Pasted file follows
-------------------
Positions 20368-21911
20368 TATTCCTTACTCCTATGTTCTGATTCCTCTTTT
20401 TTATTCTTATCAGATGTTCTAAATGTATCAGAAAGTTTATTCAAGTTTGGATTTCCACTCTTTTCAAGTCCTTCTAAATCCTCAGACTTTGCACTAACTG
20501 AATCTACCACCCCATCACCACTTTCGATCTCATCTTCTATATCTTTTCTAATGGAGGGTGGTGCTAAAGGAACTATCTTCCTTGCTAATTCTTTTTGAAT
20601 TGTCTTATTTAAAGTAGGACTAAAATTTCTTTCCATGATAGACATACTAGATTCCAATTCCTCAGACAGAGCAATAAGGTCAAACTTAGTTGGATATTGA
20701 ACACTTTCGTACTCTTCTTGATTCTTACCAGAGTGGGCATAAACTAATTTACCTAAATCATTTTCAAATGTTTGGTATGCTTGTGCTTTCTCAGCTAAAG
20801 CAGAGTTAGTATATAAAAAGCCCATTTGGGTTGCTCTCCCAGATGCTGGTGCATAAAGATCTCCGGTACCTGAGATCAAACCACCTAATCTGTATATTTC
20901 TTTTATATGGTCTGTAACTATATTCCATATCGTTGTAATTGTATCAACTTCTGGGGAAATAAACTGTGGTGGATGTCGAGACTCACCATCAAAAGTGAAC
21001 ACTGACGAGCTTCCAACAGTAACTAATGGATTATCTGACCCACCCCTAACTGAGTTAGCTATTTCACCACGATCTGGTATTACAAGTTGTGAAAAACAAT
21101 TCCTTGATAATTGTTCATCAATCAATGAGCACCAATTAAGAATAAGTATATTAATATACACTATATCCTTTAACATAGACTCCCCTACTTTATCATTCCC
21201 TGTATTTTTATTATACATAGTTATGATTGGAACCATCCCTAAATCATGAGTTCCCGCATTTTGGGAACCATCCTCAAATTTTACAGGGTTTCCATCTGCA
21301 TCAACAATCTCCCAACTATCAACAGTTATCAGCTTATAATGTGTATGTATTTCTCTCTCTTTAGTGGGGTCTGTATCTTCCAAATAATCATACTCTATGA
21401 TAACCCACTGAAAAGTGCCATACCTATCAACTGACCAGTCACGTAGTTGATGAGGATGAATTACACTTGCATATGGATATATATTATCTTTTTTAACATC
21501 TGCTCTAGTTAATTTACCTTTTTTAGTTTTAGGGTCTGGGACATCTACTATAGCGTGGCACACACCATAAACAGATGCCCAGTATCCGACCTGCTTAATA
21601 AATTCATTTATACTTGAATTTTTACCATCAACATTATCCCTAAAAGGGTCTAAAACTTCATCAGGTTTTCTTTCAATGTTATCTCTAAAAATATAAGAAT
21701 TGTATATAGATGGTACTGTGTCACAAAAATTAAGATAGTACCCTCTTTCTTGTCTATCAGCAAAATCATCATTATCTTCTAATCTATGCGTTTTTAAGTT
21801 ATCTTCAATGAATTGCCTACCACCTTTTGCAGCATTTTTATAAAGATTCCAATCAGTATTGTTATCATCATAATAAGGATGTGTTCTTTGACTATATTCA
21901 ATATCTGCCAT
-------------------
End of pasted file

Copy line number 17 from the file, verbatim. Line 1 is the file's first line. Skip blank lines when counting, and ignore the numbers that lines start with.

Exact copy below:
21801 ATCTTCAATGAATTGCCTACCACCTTTTGCAGCATTTTTATAAAGATTCCAATCAGTATTGTTATCATCATAATAAGGATGTGTTCTTTGACTATATTCA